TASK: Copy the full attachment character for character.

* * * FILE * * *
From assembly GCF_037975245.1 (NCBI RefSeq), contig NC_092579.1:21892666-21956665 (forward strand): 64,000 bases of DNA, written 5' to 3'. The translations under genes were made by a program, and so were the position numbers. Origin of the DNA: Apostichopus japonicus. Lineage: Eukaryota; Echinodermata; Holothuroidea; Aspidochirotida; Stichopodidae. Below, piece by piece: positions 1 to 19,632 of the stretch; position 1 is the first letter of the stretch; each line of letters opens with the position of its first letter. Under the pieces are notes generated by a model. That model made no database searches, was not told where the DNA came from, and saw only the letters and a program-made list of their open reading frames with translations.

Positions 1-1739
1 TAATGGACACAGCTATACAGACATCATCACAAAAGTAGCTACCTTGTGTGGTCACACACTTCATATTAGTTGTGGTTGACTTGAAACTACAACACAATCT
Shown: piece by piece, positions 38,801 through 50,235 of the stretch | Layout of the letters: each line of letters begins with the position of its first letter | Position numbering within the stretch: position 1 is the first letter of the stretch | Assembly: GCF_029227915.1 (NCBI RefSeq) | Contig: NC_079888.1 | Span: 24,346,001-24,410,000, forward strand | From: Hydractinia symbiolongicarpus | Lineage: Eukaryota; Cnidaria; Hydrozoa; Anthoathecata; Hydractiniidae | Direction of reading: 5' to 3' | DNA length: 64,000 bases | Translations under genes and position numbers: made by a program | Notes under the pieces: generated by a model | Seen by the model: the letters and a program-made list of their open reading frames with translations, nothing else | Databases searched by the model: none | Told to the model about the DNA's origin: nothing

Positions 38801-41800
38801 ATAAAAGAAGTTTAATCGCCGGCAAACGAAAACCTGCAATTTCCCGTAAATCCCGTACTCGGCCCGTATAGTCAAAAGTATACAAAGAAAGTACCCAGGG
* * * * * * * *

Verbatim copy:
From assembly GCF_037975245.1 (NCBI RefSeq), contig NC_092579.1:21892666-21956665 (forward strand): 64,000 bases of DNA, written 5' to 3'. The translations under genes were made by a program, and so were the position numbers. Origin of the DNA: Apostichopus japonicus. Lineage: Eukaryota; Echinodermata; Holothuroidea; Aspidochirotida; Stichopodidae. Below, piece by piece: positions 1 to 19,632 of the stretch; position 1 is the first letter of the stretch; each line of letters opens with the position of its first letter. Under the pieces are notes generated by a model. That model made no database searches, was not told where the DNA came from, and saw only the letters and a program-made list of their open reading frames with translations.

Positions 1-1739
1 TAATGGACACAGCTATACAGACATCATCACAAAAGTAGCTACCTTGTGTGGTCACACACTTCATATTAGTTGTGGTTGACTTGAAACTACAACACAATCT
Shown: piece by piece, positions 38,801 through 50,235 of the stretch | Layout of the letters: each line of letters begins with the position of its first letter | Position numbering within the stretch: position 1 is the first letter of the stretch | Assembly: GCF_029227915.1 (NCBI RefSeq) | Contig: NC_079888.1 | Span: 24,346,001-24,410,000, forward strand | From: Hydractinia symbiolongicarpus | Lineage: Eukaryota; Cnidaria; Hydrozoa; Anthoathecata; Hydractiniidae | Direction of reading: 5' to 3' | DNA length: 64,000 bases | Translations under genes and position numbers: made by a program | Notes under the pieces: generated by a model | Seen by the model: the letters and a program-made list of their open reading frames with translations, nothing else | Databases searched by the model: none | Told to the model about the DNA's origin: nothing

Positions 38801-41800
38801 ATAAAAGAAGTTTAATCGCCGGCAAACGAAAACCTGCAATTTCCCGTAAATCCCGTACTCGGCCCGTATAGTCAAAAGTATACAAAGAAAGTACCCAGGG